Originally Posted by **Cesium** I am interested in the voltage drop in the solution near different points along the electrode surface. So, I'm actually interested in the area from the middle of the inner electrode out to its edge (0 <= x <= a). I'm thinking the middle of the inner electrode should experience a smaller "effective" voltage drop since some of that voltage drop will drop over the IR of the solution. |

The voltage at every point on the inner electrode is the same, assuming we can ignore bulk resistance of the material that the electrode is made from. The fact that solution is in contact with it is immaterial. I have attached a figure that may help you see why this is - a voltage V_T is applied to electrode B and electrode A is hooked to ground. The resistance of the solution is simulated using resistors - the figure shows 5, but it could be simulated using thousands if you want. The voltage at points 1, 2, 3, 4, and 5 are all the same, and is equal to V_T, regardless of the fact that there is current flow through those nearby resistors.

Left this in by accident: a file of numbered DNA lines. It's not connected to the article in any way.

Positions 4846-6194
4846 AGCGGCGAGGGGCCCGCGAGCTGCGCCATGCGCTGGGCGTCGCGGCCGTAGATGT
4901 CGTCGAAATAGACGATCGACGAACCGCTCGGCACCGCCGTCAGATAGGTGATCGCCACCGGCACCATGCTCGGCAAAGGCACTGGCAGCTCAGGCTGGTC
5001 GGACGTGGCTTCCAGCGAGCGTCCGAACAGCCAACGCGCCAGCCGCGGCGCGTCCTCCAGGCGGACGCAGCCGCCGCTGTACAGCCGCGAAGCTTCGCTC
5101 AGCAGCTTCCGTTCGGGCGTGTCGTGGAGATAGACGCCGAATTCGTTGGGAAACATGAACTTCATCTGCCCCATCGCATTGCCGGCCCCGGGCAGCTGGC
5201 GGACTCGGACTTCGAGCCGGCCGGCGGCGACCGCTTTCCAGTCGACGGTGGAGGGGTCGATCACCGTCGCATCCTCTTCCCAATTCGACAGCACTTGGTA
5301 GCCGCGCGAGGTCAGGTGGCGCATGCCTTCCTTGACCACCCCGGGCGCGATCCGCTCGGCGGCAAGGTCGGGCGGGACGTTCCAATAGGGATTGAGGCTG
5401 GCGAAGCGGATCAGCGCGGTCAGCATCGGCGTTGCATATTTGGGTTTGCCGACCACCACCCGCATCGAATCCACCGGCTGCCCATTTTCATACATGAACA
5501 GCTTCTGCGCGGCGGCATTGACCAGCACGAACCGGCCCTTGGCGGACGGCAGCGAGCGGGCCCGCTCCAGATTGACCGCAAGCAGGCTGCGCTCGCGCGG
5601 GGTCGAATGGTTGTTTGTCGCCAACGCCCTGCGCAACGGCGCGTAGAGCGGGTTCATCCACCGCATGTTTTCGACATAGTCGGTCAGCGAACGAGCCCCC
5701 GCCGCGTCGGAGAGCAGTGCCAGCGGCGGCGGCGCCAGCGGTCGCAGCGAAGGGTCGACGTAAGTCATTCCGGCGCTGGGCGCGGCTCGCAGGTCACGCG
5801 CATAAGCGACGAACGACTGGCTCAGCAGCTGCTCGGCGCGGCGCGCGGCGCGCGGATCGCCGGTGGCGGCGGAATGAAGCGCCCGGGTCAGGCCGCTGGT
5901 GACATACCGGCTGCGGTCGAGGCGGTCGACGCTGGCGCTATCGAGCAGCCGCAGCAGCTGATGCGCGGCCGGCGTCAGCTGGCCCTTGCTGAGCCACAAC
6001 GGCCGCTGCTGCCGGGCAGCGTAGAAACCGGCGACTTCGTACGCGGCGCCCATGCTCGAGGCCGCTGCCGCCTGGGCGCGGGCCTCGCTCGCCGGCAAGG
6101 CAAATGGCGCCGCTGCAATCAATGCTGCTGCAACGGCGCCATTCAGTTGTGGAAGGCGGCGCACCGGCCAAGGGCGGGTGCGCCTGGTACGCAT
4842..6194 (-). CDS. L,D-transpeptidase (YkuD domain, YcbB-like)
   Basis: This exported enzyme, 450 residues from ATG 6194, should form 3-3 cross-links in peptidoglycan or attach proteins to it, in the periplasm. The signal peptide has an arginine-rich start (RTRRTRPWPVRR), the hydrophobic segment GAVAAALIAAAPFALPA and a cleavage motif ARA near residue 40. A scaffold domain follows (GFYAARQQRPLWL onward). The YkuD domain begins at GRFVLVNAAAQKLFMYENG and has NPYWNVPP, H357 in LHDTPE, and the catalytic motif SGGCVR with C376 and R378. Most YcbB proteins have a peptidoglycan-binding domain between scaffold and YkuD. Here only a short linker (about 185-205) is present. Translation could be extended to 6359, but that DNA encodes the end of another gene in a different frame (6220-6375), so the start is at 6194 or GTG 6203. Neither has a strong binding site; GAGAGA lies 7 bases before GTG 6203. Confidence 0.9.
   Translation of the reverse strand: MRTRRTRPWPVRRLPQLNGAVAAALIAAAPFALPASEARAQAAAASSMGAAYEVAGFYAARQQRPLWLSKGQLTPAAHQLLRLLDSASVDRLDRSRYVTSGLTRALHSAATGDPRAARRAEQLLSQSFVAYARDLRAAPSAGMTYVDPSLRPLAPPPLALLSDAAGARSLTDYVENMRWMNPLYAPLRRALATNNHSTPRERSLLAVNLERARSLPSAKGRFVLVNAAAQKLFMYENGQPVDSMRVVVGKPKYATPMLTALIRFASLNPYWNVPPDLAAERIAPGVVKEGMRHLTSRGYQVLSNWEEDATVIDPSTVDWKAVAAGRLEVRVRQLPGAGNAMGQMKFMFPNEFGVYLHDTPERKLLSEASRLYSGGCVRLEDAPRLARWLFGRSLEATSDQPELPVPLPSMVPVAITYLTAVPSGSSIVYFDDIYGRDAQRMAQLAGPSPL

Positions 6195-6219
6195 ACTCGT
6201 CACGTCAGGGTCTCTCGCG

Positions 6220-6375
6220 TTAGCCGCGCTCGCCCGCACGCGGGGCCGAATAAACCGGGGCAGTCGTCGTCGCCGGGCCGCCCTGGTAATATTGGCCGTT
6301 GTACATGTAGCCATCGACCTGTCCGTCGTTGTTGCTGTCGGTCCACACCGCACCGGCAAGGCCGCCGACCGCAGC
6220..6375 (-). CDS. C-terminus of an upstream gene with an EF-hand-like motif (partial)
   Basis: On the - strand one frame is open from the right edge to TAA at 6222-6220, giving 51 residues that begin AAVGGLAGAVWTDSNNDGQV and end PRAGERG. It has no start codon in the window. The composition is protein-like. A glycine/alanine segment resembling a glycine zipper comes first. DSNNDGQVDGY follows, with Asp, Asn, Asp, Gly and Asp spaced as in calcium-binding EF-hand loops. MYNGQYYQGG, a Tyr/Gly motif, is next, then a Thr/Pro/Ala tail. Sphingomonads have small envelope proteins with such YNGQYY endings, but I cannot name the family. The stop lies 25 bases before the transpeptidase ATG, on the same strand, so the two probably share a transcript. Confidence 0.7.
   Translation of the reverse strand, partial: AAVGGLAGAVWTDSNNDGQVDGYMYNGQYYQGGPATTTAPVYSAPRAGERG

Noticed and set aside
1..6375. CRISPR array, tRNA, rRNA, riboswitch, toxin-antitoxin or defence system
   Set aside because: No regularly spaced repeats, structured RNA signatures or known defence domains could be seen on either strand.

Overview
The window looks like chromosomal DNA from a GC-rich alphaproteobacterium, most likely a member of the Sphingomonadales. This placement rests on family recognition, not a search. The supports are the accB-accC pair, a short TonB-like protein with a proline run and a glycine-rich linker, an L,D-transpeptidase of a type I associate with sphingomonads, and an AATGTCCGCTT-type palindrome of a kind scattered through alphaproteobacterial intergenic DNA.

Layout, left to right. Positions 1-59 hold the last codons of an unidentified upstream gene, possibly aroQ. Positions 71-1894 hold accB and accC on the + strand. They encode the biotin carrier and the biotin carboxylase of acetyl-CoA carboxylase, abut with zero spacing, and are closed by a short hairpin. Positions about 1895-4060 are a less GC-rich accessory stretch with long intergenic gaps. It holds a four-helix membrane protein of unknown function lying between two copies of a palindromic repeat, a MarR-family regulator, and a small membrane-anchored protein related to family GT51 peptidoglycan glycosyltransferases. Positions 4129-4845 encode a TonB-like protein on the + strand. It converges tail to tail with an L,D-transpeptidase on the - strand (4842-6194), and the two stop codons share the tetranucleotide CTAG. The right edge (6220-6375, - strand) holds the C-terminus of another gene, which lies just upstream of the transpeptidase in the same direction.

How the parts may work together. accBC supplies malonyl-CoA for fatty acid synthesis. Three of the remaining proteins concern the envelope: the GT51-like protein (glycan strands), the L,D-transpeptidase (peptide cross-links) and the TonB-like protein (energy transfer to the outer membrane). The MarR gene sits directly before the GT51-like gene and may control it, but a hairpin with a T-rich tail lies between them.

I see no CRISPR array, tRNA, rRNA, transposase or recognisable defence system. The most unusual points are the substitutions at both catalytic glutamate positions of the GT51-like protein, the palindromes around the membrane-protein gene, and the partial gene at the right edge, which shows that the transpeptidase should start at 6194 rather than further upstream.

Originally Posted by **Cesium** I'm a little confused by your solution too, in that when x = a, Vx = 0. |

That's correct. I didn't state it explicitly, but the potential at each point is measured relative to the inner electrode, so it ranges from 0 at x = a to V_t at x=b..

Originally Posted by **Cesium** Edit: Is this as simple as the following?
Eapplied = Eactual + I*Rsln
and Rsln = l/(c*A)
where R is the solution resistance, l is the distance between the inner electrode point of interest and the outer electrode, c is the conductivity of the solution, and A is the area of the electrode (the area up to the point of interest) |

I'm not following what you are attempting here. What do you mean by "the area up to the point of interest?"